And as a bonus for film critics, WALL-E simultaneously draws from eight decades of cinematic history–most notably, from the dawn of cinema–to quietly honor film's most powerful and poignant role in our lives, that of sustaining us in the dark times and reminding us, through whatever improbable means (Hello, Dolly, of all films, is the one highlighted), of what's really important. It's a film rich in symbolism and layers of meaning that is steeped in film history and makes a strong argument for film's future.
The screenplay gives equal weight to humanity's dual talents for destruction and construction, using the current gathering environmental crisis as a trope that grounds the otherwise sci-fi fantasy in relevance to our immediate future. The real villains in the picture aren't mutinous AI, but the demons within ourselves that compel us to consume more and more and faster and easier and forget what it is that makes us human, that creative spark and need to forge a path ever forward.
Meanwhile, it has a timeless love story between a bumbling but charming and well-intentioned Chaplin-esque male and a fierce and feminist female who connects to her softer core self, each of whom changes and grows better for knowing the other during the course of the film. That's what real romance does, makes us better people individually and as a couple for discovering that soul-sustaining partnership. It is a love that was never programmed to be, and yet, must be.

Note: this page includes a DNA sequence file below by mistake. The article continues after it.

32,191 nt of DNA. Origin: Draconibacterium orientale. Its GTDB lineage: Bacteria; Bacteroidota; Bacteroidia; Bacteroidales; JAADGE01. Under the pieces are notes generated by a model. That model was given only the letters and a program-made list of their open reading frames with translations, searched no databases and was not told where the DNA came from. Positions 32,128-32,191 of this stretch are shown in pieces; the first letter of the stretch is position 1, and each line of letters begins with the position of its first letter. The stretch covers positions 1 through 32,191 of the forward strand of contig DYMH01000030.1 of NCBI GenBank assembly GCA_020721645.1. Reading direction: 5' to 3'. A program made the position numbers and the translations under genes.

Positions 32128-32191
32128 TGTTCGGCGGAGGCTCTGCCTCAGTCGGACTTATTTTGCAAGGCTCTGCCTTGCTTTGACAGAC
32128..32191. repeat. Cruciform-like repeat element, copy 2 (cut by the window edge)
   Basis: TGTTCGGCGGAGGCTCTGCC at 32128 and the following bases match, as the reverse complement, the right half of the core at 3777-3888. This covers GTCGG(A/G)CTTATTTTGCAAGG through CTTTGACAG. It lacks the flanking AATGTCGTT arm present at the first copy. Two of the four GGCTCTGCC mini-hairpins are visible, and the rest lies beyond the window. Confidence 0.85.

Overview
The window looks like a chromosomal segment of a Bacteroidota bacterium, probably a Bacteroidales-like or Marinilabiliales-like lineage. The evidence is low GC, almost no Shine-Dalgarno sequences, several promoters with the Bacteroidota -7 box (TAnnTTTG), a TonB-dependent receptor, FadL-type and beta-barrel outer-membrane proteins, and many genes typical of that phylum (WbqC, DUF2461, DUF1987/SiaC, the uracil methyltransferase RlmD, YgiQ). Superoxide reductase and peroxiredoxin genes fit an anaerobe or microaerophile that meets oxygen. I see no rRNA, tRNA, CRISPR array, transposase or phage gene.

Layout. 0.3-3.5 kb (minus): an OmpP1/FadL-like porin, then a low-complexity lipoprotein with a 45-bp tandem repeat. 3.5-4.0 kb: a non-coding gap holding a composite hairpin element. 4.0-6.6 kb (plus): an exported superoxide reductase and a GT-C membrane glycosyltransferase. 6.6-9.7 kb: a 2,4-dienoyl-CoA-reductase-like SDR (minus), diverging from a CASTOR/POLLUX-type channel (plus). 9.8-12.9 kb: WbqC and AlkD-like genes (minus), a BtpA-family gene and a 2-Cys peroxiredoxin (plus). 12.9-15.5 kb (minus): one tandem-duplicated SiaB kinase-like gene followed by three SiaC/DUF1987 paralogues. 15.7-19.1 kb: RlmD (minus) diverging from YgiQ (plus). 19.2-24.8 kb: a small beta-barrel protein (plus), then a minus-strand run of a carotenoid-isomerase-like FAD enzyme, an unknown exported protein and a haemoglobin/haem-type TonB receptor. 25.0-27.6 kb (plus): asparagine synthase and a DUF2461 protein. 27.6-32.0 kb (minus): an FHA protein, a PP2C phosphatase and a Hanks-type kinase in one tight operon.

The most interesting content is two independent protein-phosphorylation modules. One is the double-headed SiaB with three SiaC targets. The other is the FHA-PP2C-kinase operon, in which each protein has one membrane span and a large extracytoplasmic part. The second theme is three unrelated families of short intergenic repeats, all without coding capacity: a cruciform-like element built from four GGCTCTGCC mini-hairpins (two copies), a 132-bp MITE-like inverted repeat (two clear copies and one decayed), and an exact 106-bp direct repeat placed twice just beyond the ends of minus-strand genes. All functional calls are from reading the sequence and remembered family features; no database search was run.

It's a film that like the best of sci-fi asks, "What if?" and then takes us on a bleak path that does not have to be. It's a film that channels the deep undercurrent of hope, even amidst the darkest of crises–the death of our planet and the devolution of our species–and has a resounding echo of the rallying cry of 2008: "Yes we can!"
To top it off, and almost as asides to its other many treasures, WALL-E also contains significant amounts of humor that don't rely on fart jokes and pop culture allusions, a misshapen band of merry Island-of-Lost-Toys-esque robots who discover they still have value, a prolonged and joyfully magical cinematic sequence of robots in love spiraling through space, and an endearing cockroach who just won't die.
It's one heck of a great film, in my opinion.


Anonymous said...

Wow! What a review! I'm going to see Wally again.


Laura said...

aww, my sister is so gosh darn good at writin' I think I should watch it again too now.

Craig Kennedy said...

(tapping foot) long have you been hiding this blog from me? :)

jennybee said...

Oh, Craig, I was pretty sure you'd find it sooner or later. I haven't done much with it yet, as you can see. I seem to get my main blogging urges when I'm in the middle of deadlines, which doesn't of course give me much time to write anything worthwhile. Hoping to develop it more this year, though. Get some actual writing in here.

Craig Kennedy said...

Well, I'm delighted you're putting your talents to good use and I look forward to keeping an eye on what you're doing, at whatever pace you find yourself able to do it.